E-version of the popular Mercedes’ GLB, it will have almost 420km of range on one charge and lose little practicality/space. Due in 2022 in Singapore
Munich, Germany – Mercedes-Benz has revealed further details on its forthcoming small, electric seven-seat SUV, the EQB, which was first announced earlier this year. Its proper name is the Mercedes-EQ EQB, but that just sounds weird so we’ll stick to Mercedes-Benz EQB for now.
In essence, it’s a fully electric version of the brand’s very popular seven-seat SUV, the GLB, and boasts 400km of range. What really might hook Singapore consumers though, is a planned front-wheel drive version, presumably with less power/range and a smaller price tag, just as the GLB 180 is in Singapore.
Read our launch story on the GLB, our test drive review of the GLB 200 and GLB 35 AMG, and watch our video to find out why it’s been such a hit in Singapore.
Just as the GLB is the only seven-seat luxury SUV of its size – it’s still technically a segment down from the GLC/Q5/X3 midsize SUV class – so too will the EQB be.
Mercedes-Benz Singapore says the car is slatd for a 2022 launch, and it’ll be the third Mercedes-EQ SUV here: The EQC has already debuted here and we’ve tested it, while the slightly smaller electric SUV, the EQA, will launch in Singapore on September 15, 2021.
We expect the EQB to cost at least S$200,000 with COE. If Mercedes plays it right though, like any BEV, it’s eligible for up to S$45,000 in subsidies – which is why BMW’s least expensive X3 is the electric iX3.
|EQB 300||225hp / 390Nm||8.0 seconds||160km/h||16.2kWh/100km||419km|
|EQB 350||288hp / 520Nm||6.2 second||160km/h||16.2kWh/100km||419km|
Mercedes has announced two models, the EQB 300 and EQB 350. As mentioned both these cars are all-wheel drive ‘4Matic’ models with an electric motor on each axle, with both cars having the same 66.4kWh battery pack and quoted energy consumption, good for a WLTP range of 419km. The car’s maximum fast charge rate is 100kw, which gives 80 percent in just over half an hour. Regular AC charging should take around six hours.
As mentioned, there is a plan for a less expensive front-wheel drive only model, which will probably be the most popular version in Singapore eventually. Mercedes also says it has plans for a long-range model with a larger battery.
Going fully electric, the EQB sticks to a now familiar playbook: A lithium ion battery pack in the floor of the car, styling and cues unique to Mercedes-EQ. The latter includes lights that blend into the covered grille section, copper-coloured highlights, with a connected taillight-bar segment.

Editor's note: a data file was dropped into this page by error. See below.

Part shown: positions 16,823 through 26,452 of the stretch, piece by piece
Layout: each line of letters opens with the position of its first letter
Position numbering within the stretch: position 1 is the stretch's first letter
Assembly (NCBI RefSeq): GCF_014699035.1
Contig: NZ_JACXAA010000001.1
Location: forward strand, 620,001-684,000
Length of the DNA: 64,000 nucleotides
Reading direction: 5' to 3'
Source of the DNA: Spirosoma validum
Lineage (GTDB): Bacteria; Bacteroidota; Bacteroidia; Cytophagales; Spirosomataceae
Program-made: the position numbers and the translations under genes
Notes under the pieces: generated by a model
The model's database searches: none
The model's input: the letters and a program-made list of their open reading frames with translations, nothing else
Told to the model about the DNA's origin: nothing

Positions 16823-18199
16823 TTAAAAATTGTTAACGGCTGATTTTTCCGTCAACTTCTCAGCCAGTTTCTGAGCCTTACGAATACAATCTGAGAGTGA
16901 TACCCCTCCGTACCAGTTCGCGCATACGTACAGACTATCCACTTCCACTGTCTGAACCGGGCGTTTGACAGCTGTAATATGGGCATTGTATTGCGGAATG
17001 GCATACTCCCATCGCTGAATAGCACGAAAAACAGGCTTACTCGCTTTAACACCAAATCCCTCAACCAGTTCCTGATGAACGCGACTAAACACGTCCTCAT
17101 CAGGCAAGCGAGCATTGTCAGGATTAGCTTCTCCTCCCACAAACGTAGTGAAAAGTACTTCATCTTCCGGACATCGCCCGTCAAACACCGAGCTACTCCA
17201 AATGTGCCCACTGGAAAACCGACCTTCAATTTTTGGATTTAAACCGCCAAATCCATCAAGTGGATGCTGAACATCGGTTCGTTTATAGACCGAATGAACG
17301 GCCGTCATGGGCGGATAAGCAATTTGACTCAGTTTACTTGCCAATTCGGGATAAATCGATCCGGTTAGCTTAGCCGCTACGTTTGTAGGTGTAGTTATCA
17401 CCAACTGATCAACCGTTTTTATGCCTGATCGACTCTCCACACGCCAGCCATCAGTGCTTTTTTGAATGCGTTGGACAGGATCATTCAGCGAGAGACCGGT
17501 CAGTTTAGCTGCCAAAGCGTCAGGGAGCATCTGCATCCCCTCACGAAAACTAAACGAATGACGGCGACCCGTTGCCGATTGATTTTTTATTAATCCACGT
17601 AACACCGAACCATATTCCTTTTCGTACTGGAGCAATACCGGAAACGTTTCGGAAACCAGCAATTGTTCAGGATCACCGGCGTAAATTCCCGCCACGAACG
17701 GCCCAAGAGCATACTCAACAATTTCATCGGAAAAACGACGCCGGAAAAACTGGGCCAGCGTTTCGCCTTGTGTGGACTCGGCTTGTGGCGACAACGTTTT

Like the regular GLB, the car will have a standard Electric Art Line trim with 18-inch wheels, as well as a sportier AMG Line trim choice with larger 20-inch wheels and a more aggro body kit. Shown here is the limited Edition 1 model with the AMG kit. As usual, trim/line options that land in Singapore may be different.
The interior looks largely the same with dual 10.25-inch screens, the central one is touch-equipped with MBUX, the latest infotainment system from Mercedes, which also features voice control.
The GLB is offered in a five- or seven-seat option, though the latter is standard for Singapore, and the EQB should be no different. Mercedes seems to have done a great job with the packaging of the battery, which is located centrally under the floor, as the EQB matches the GLB in almost all dimensions, though there is a slight reduction in cargo space.
For example, the boot space of the seven-seat model is 495-litres, expandable to 1,155-litres, compared to 570-1,680-litres on the GLB. The EQB keeps the GLB’s very useful second row, with fully adjustable backrest angles and are able to move fore and aft up to 140mm for better comfort and cargo flexibility.
Headroom has been reduced by around 20mm – for example front headroom drops from 1,069mm to 1,035mm, and the third-row can now accommodate persons of up to 1.65-metres tall, down from 1.68-metres in the GLB. But since the tall, boxy GLB already has very good headroom, as noted in our review, it shouldn’t be a huge problem.